So, what did it show? By using key words and unusual frequency  instead of looking a pure frequency, those words used commonly in business showed up very clearly and created a semantic world of business that was very clear to see. The lexis found could be encapsulated to a large extent within a limited number of semantic categories. These categories included business people, companies, institutions, money, business events, places of business, time, modes of communication and lexis concerned with technology. Perhaps more significantly, the key lexis of Business English was found to be overtly positive in nature, with very few negative words featuring at all. It was also found to be dynamic and action-orientated and clearly non-emotive - most of the adjectives were obviously referring to things, e.g.  products and companies, rather than to people. Just as enlightening were the results of the negative key words analysis - those words that occur far less in business than in general English. These words were able to show what did not belong to the business world, for example only two days showed up in this analysis as being used less in business that in everyday English - Saturday and Sunday. The analysis showed that Business English was semantically divorced from lexis concerned with personal issues, society, family, house and home and personal activities. Also used far less in business was lexis referring to distinctly negative states, and words used to express deep, reflective and emotive feelings were found to occur significantly less - the word ‘truth’ for example, was found to occur nine times less in Business English than in  general English.

  Negative Key Words: Places                                      Positive Key Words: Places

town    county             village                                     office                premises           department

                                                                       

            palace              library                                     division       boardroom             depot

                                                                                               

opera     prison            castle                                               marketplace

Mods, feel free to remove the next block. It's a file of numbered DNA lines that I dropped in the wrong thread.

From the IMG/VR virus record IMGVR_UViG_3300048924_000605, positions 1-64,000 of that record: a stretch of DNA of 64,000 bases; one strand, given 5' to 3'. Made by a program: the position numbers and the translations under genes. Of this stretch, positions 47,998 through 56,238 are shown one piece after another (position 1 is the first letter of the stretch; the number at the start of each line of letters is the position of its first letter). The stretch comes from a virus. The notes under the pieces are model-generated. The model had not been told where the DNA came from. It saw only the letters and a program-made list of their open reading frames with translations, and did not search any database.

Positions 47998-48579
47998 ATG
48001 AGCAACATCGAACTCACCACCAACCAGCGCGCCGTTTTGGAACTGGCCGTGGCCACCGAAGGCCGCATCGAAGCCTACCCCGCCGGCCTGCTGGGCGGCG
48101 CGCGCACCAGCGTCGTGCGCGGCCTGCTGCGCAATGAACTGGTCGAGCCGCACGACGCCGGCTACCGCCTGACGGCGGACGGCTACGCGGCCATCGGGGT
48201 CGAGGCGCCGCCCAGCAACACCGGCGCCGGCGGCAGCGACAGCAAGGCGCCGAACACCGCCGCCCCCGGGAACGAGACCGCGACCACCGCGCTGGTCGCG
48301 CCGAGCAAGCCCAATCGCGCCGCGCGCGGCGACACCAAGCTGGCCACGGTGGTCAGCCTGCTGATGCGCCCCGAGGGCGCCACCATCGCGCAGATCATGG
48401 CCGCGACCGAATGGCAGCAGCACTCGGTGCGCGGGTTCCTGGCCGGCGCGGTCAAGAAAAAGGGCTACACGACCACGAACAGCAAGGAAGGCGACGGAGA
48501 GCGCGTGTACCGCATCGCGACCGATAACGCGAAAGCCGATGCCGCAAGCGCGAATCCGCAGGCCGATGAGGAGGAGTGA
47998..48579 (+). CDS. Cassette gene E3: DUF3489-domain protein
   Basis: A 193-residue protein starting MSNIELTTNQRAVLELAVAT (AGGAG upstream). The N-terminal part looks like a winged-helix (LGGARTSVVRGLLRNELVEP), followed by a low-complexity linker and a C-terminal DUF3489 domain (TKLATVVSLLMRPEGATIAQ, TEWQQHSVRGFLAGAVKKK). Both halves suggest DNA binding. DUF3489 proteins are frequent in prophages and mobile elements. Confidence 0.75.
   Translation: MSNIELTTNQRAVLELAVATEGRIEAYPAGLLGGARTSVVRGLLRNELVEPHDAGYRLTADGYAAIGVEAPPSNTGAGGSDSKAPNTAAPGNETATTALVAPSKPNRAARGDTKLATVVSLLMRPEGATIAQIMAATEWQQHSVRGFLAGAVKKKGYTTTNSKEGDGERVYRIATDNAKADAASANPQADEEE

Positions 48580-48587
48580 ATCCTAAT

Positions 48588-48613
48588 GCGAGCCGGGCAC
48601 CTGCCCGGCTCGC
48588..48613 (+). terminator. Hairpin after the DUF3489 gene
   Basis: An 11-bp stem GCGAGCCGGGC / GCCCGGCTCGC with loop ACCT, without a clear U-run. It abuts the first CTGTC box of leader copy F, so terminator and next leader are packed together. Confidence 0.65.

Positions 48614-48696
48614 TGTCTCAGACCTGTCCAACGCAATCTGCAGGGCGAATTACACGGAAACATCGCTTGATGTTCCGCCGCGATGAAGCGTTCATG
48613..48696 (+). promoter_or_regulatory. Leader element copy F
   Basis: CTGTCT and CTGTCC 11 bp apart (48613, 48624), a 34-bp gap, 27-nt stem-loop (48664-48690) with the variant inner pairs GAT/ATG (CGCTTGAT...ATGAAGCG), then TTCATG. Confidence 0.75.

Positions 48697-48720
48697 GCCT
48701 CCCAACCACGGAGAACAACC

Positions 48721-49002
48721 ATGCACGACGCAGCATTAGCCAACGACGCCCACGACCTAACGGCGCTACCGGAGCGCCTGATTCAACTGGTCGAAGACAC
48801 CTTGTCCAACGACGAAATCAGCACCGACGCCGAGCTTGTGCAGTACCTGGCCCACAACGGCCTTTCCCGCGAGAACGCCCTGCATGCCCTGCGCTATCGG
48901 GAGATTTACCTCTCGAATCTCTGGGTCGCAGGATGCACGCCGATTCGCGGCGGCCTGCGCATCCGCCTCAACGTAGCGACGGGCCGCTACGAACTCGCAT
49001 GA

Example lexis showing ‘places’ featured in the key words - negative key words are those that appear less in business and positive key words those appear more in business than in general English. The lexical and semantic division statistically provided by the key words helps create the world of Business English.  

  The way forward

  The analysis of the published Business English materials confirmed findings of other studies into EFL materials. The world of Business English presented in the published materials was one of a finite number of contextualised business situations often framed by reference to problems - using lexis that had been found to be noticeably lacking in real life. There was a focus on meetings, presentations, travel, entertaining and food and where the real-life corpus had shown a distinct preference for positive lexis, here both negative and positive feelings were more equally expressed. The impersonal and non-emotive language of business found above was replaced with a strong focus on personal and interpersonal lexis, politeness and tangible objects.

  In summary it can be said that, to a large extent, there actually is something called ‘Business English’ that can be seen as semantically distinct from ‘general’ English though at the same time is still quite clearly attached to it. Business English consists of a ‘meaning world’ created by lexis that belongs to a limited number of recurring semantic sets and its nature can be characterised by a series of opposites:

High frequency in Business lexis                                 Low frequency in business lexis

 

business                        ------------------->                             society

positive                         ------------------->                             (positive) & negative

shallow                         ------------------->                             deep/philosophical

dynamic                        ------------------->                             reflective

non-emotive                 ------------------->                             emotive

The axes that delineate Business English lexis